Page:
No two persons ever read the same book. --Edmund Wilson

Wednesday, December 27, 2017

2017/109: The Beauty of Murder -- A K Benedict

'I feel more alive standing next to something dead. Don't you?' [p. 57]
Stephen Killigan, newly arrived philosophy lecturer at a Cambridge college, stumbles home one drunken evening via the kebab van on Market Hill, and discovers a corpse. Unfortunately, when he leads the police to it, it's no longer there.

This does not do his career any good. Nor does it endear him to Inspector Jane Horne -- even before another impossible corpse (this one recently disinterred) turns up in the Fellows' Garden of Killigan's college. Killigan, who is aware that this all looks highly suspicious, turns for help to his friend Satnam, and to librarian Lana Carver. He also gets to know Robert Sachs, an academic with an interest in the aesthetics of death, and meets the eccentric Iris Burton, who gives him a copy of her book on time travel.

The Beauty of Murder captures Cambridge's ambience: the way the stone walls sometimes seem to emanate cold, the dankness of the fens, the plague pit underneath the bus station, the bohemian roughness of Mill Road. (I am not altogether convinced that 'a lecturer from the University of East Anglia' inscribed the words Reality Checkpoint on the lamppost at the centre of Parker's Piece, given that UEA is 65 miles away in Norwich. Perhaps Benedict means Anglia Ruskin?)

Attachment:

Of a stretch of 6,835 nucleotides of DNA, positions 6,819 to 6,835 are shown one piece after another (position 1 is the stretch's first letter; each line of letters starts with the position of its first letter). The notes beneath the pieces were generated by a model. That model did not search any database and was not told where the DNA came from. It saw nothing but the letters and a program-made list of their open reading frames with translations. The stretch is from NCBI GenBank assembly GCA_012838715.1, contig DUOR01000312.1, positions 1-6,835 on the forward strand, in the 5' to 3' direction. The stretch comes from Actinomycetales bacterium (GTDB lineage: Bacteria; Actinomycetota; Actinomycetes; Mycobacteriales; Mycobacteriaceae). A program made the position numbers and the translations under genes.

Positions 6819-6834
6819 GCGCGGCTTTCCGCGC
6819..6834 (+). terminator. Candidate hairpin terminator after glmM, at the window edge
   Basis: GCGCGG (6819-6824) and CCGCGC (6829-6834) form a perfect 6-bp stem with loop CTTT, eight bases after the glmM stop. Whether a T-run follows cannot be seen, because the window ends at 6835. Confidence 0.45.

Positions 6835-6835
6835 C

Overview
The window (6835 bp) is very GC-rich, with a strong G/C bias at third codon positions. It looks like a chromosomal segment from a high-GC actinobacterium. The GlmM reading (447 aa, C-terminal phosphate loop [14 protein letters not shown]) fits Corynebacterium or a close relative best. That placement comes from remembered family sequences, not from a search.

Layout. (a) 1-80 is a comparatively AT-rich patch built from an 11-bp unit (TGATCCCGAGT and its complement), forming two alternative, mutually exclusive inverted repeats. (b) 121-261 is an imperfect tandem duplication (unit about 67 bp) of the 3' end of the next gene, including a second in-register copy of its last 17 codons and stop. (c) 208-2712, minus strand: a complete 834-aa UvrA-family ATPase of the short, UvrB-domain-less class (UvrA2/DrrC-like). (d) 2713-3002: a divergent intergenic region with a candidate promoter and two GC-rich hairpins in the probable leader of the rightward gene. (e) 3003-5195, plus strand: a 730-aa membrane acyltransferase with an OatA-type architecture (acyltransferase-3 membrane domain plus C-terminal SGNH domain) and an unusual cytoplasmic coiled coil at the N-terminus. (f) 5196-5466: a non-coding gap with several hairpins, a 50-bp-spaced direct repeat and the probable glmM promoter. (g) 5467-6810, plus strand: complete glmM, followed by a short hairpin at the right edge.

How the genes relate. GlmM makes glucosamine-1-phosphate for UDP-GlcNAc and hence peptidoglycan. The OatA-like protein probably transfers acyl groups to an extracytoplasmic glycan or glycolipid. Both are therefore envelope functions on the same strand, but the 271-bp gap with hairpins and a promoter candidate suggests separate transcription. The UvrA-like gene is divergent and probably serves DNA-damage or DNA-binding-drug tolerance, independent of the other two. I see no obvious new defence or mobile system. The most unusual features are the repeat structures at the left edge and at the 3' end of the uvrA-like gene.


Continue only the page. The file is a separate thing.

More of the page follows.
Killigan is a charismatic and witty narrator: a former goth, tattooed, prone to melancholy memories of his drowning mother. He becomes less likeable later in the novel, but I think that's simply that the plot ensnares him -- both in terms of the character becoming mired in unpredictable and acausal events, and of the author focussing more on those events, and on the other characters, than on Killigan's interior life.

I also liked Jane Horne a great deal: indomitable, prickly, secretive, and unwilling to tolerate stupidity.

Benedict's writing is gorgeous, full of lovely turns of phrase and surprising metaphors. Even when Killigan's being a tad pretentious ('a library is a sanctuary, a paper city where the emotionally homeless can find haven between the pages') his part of the narrative is interesting, and when he's less epigrammatic his turn of phrase is a delight.

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